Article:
BEWARE OF A CON CON--A SURE WAY TO KISS OUR GOD-GIVEN CONSTITUTIONAL LIBERTIES GOODBYE!
by Shirley Spellerberg on June 24, 2010 at 2:11 PM
Phyllis Schlafly’s 1984 warning about the dangers of a called Constitutional Convention for any reason is as valid, if not more so, today as it was in 1984. The problem today is that many constitutional conservatives, out of desperation with what is happening in Washington, DC, are advocating a ConCon. Our state Republican Party platform is opposed to a ConCon and our elected statewide officials should stand opposed to a ConCon. The 1979 call for a ConCon should be rescinded! Please read this Phyllis Schlafly Report and forget the idea of amending the constitution. Go to Phyllis’ website for good, sound, information on all issues of concern to conservatives.
Russian Roulette is a deadly game of risk. You put one bullet in a revolver, leaving five empty clambers, spin it, aim it at your head, and fire. The odds are very favorable; you have five chances out of six of surviving, and only one chance out of six of being dead. Most people think that it is irrational to play such a risky game with your own life, Society calls it murder if you play it with anyone else's life. Many of us feel it would be just as irrational to play such a risky game with the U.S. Constitution — our most precious document and the fountainhead of our unparalleled American freedom, independence, and prosperity.
A call for a Federal Constitutional Convention (popularly called Con Con) means playing Russian Roulette with our Constitution. The chances are good, perhaps very good, that our Constitution would survive. But it isn't rational to take such a risk with something so important as our Constitution.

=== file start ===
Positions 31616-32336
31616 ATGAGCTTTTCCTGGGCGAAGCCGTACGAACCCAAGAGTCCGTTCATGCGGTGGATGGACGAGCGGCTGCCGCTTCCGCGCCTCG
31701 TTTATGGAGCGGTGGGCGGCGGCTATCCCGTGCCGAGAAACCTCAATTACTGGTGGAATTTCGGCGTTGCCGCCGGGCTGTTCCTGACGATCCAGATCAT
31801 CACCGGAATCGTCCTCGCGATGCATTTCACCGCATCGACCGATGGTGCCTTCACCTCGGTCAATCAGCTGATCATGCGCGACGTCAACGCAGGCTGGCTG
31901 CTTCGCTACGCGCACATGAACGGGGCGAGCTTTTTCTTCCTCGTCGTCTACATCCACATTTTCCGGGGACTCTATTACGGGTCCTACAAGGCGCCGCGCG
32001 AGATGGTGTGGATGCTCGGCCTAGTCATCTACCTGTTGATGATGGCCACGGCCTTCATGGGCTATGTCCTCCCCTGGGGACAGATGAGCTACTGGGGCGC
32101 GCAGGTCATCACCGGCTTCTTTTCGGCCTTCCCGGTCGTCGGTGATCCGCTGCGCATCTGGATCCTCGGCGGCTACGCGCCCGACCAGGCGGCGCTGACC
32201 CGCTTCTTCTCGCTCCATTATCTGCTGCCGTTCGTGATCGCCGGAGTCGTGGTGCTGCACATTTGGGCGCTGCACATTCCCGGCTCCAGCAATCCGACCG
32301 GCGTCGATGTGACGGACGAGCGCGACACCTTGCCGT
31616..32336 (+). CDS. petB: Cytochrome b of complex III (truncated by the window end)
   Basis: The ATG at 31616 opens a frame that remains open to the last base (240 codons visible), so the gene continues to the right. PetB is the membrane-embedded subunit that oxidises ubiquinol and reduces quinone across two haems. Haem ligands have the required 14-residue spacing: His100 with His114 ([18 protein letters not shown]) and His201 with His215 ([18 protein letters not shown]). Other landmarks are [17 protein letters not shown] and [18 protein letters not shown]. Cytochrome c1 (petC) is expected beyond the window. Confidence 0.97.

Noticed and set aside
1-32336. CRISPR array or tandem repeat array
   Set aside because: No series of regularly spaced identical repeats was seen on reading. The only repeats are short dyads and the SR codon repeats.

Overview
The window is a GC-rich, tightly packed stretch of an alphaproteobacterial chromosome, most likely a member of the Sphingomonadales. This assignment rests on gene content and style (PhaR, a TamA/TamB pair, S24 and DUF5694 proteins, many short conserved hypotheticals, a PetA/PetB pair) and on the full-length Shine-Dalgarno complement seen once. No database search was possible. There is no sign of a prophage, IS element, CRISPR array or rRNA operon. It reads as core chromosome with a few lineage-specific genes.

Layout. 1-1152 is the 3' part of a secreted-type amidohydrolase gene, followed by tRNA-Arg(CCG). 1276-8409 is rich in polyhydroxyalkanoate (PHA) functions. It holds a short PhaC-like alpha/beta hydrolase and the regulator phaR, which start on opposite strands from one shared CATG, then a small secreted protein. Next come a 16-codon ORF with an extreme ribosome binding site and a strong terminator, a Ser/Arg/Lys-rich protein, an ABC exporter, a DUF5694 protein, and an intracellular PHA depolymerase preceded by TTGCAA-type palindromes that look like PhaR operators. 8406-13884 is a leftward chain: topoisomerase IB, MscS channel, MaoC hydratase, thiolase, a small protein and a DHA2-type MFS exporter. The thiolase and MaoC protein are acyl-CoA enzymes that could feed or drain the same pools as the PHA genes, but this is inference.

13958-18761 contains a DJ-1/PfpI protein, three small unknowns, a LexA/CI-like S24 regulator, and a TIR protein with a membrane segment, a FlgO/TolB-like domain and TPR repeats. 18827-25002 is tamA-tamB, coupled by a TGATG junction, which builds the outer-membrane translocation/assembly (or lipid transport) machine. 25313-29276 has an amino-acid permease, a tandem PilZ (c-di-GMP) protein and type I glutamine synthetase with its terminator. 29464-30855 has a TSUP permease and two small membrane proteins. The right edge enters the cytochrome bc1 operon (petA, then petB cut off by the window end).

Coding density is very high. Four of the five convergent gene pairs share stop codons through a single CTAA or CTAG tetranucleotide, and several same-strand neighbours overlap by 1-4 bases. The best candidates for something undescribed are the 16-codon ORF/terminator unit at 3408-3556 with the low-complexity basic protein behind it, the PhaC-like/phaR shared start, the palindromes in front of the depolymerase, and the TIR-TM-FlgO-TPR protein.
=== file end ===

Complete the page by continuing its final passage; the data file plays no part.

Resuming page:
Thirty-two state legislatures have passed resolutions calling for a Constitutional Convention to consider a Balanced Budget Amendment to the U.S. Constitution. A Balanced Budget Amendment is a desirable goal. But a good end does not justify a bad means, and Con Con would be a very bad and dangerous means.
A decade ago, when those supporting a Balanced Budget Amendment began their effort to pass Con Con resolutions in State Legislatures, it seemed a useful educational device. It dramatized the urgency of our horrendous Federal fiscal problems. It made a "Statement" that the American people are very serious about our demand for a Balanced Budget Amendment.
But now that our nation is only two states short of the actual call for a Con Con, it's time to stop dangerous bluffing about the Constitution and talk about risks and realities. If 34 states (2/3rds of the 50 states) pass resolutions calling for Con Con, the obligation to call one is mandatory on Congress. The roller-coaster ride will have started, and there will be no way to get off.
Article V of the U.S. Constitution provides two methods of amendment: "The Congress; whenever two-thirds of both Houses shall deem it necessary, shall propose amendments to this Constitution, or, on the application of the Legislatures of two-thirds of the several states, shall call a Convention for proposing amendments, which, in either case, shall be valid to all intents and purposes, as part of this Constitution, when ratified by the Legislatures of three-fourths of the several states, or by conventions in three-fourths thereof, as the one or the other mode of ratification may be reposed by the Congress."
The 26 existing amendments to the Constitution were all adopted by the first of the two amendment procedures specified in Article V. The alternate method, a Constitutional Convention, has never been used. That doesn't make it wrong; but it should require us to evaluate the risks before plunging into a radically different method which could put our entire Constitution on the bargaining table to be torn apart by the media, political factions, and special-interest groups.